Tuesday, March 03, 2009

The Liberal Point Of View

Xavier Thoughts today features a letter from a self-professed liberal who owns a gun. His main complaint is that if he joins the "gun community", he has to associate with gun owners. Essentially, he objects to conservative politics and the frequent assertations about "Gun Grabbers", etc.

I found that I agreed with some of his views. I think it's important that we read and hear more from the Liberal viewpoint. Not because it affords Conservatives with the opportunity to convert a Liberal, but because when we just talk among ourselves we don't learn anything.

I recommend you read the entire article, along with Xavier's response. That way, the day won't be a total loss.

At least, that's how it worked out for me.

Sunday, March 01, 2009

February Dundee Match

I competed in the Croc Club match this weekend (see scores here), and the weather cooperated beautifully. Cold, yes; but there was no wind, no rain, no dark of night. The postmen like that kind of weather and so do Practical Pistol shooters.

Dundee put up an excellent match under the combined leadership of Paul and Evil Bill. There was a good variety of short and long courses.

The shortest was Stage 4 (Turn the Egg). It required a minimum of 7 rounds ... two moving paper targets and 3 steel. (The steel targets -- two pepper poppers front and back and a U.S. Popper between them, were aligned so you couldn't see the 2nd and 3rd targets until you knocked down the front target.) The two moving cardboard targets were activated by knocking down the front and back pepper poppers. I had a good time at 7 seconds flat, but I came in 21st place out of 45 shooters. Well, I got a couple of D-zone hits. The fastest was 4.36 seconds! Norm The Ungrateful turned in that excellent time, but he was beat by MD Paul who took 4.48 seconds but scored a perfect 35 out of 35 possible points.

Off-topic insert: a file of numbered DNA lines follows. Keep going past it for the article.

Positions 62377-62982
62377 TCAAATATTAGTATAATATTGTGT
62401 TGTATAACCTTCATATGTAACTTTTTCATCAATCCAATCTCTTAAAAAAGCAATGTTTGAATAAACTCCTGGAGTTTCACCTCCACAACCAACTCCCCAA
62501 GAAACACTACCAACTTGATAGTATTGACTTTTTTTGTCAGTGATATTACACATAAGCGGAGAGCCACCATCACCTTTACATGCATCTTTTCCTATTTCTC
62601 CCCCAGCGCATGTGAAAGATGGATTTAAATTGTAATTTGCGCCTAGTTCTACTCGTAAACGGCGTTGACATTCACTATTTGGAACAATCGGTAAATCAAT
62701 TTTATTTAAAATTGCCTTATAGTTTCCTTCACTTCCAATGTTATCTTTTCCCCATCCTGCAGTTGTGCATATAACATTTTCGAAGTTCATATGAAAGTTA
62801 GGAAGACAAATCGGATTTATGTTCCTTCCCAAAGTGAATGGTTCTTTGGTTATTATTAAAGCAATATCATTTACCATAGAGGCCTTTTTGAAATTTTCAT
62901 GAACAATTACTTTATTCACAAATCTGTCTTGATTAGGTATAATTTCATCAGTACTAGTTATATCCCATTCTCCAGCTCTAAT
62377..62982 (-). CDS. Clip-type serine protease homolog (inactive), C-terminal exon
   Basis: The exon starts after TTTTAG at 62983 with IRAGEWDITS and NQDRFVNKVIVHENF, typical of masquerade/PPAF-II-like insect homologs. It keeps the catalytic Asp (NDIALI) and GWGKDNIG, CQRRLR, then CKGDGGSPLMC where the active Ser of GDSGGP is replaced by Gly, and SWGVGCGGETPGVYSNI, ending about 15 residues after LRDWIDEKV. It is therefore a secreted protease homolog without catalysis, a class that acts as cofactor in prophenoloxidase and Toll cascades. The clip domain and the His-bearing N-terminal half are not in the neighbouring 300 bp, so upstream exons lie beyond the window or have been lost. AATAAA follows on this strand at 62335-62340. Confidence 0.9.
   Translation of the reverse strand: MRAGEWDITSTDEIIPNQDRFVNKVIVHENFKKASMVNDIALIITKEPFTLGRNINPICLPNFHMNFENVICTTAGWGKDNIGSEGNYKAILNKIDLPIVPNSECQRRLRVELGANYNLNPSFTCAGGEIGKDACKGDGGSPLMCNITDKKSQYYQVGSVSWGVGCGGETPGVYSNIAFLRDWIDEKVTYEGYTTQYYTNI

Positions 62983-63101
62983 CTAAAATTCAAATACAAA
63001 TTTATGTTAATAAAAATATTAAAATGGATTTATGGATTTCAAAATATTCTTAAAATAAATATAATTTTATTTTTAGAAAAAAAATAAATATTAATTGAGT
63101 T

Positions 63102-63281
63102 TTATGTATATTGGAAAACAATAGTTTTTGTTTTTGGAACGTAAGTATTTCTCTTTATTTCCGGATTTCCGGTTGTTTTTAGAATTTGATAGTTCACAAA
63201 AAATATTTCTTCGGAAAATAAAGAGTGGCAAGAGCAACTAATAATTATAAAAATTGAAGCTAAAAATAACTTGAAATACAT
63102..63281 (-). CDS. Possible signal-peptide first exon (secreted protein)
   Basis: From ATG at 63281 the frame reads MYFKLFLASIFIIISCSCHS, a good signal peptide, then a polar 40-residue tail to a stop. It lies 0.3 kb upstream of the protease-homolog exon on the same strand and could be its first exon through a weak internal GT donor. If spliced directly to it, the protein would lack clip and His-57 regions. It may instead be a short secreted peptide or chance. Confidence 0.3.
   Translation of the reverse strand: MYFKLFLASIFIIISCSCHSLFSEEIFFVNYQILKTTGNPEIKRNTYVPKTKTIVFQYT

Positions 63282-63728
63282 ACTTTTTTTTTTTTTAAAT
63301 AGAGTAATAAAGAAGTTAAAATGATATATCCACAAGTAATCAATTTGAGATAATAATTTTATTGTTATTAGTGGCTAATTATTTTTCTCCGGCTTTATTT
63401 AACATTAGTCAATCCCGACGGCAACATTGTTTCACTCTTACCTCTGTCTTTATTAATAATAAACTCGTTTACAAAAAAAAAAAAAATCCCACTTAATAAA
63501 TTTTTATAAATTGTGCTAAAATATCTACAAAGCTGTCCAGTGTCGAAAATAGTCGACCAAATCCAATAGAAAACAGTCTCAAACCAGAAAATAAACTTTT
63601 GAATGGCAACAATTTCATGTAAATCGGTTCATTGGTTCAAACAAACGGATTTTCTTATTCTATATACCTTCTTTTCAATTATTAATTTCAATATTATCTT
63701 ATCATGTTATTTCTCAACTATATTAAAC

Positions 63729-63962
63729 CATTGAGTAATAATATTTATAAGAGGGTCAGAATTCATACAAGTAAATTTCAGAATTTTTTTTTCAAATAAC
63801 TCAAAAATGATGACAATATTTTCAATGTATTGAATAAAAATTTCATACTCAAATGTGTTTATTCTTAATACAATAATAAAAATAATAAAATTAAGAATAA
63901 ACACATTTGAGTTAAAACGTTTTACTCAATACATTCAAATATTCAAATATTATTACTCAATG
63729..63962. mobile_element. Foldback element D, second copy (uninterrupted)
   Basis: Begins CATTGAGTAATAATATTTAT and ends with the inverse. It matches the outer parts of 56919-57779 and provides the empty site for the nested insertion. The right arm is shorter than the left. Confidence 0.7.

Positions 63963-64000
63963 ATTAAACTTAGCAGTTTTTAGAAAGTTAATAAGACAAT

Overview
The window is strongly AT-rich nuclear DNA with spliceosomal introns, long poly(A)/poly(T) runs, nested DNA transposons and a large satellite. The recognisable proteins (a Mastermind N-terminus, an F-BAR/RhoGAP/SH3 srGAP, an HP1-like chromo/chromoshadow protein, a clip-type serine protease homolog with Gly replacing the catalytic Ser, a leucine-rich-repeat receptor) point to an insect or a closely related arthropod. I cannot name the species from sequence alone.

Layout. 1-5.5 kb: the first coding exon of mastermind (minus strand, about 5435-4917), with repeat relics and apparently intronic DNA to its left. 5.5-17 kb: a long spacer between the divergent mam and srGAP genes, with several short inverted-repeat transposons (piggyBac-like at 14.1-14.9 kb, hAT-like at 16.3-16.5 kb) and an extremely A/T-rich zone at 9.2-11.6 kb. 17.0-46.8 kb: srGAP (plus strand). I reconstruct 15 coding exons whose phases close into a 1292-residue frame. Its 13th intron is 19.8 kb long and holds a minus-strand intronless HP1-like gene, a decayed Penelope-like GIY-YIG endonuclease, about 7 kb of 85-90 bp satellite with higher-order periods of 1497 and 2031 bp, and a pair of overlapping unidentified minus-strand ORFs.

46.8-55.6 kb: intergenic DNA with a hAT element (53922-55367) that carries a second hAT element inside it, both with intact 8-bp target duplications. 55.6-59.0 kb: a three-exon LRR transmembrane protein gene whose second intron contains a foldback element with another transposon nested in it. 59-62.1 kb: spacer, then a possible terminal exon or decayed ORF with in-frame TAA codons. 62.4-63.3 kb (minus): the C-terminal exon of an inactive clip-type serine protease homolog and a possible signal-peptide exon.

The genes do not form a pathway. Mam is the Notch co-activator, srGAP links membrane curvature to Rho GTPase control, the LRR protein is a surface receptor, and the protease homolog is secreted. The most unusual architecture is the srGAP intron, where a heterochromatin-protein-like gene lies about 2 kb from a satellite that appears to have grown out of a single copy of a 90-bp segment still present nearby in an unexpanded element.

The longest was Stage 5 (Chad's Wish) with 145 points possible. Eight cardboard targets and lots of steel (13), including the Texas Star. Norm the Ungrateful regained his honor by getting 137 points in a time of just under 30 seconds.

This stage was my undoing. I had a series of jams ... TEN of them ... most of which required a significant amount of time to clear. I don't know what happened, I was using the same ammunition through the match, but I had stovepipes, feeding failures (including double-feeds and ammo caught upside between the slide breech and the chamber), and sometimes the slide just didn't go back far enough to even cock the hammer! I came in dead last of those with a positive score. But I did get 140 points. I got my hits, only made up two missed-shots on steel, and it just wasn't enough when my time was 4 times the stage winner's.

NOTE: the embedded video shows why I qualified for some kind of "Stick-to-it-iveness" award, but it's depressing and lasts for two minutes, five seconds. It's only value is to prove that I am familiar with, and instinctively use the "Tap/Rack/Bang" method of clearing jams. (Unfortunately, none of my problems were caused by the magazine.)

My squad finished up on Stage 6: Vanilla Chips. Six cardboard targets and . I borrowed a gun from The Hobo Brasser. This was his second match using his completely rebuilt Caspian, with a shorty barrel, hybrid comp, and he finally threw away the Beer Can dot sight and mounted a C-More. I loved that pistol by the time I finished shooting the stage. I had a decent time of 20+ seconds, but I skipped over one of the seven steel targets and got a 20 point penalty. So much for "It Looks Good On Video". The Hobo was happy because I didn't beat him with his own gun; he finished in 19+ seconds, no penalties.

The bummer for me was, until that stage I had a clean match going.

But I wasn't the one who had the worst day. That would be Walt the Revolver Shooter. Walt was trying to work up a new, more reliable load, so he brought samples of several loads to test in real time. This did not work out well for Walt. He got a Squib on the first stage. The second stage, he got three squibs ... and neither he nor the RO realized it. He had a couple of powder-puff loads at the beginning of the stage and the RO was looking for puffs of smoke to see if they were squibs.

The thing they both forgot was that with a revolver you will get a puff of gunsmoke even if the barrel was totally obstructed, which his was. When he came back from using his squib rod at the safety table, he showed us what he had found. (Click the image for a larger view.)

Three bullets had been lined up in the barrel, nose to tail. but his Ruger GP100 was strong enough that the multiple squib loads didn't damage the revolver. While it was embarassing to both Walt and the Range Officer, it was a sterling testimonial to the strength of the Ruger Revolver.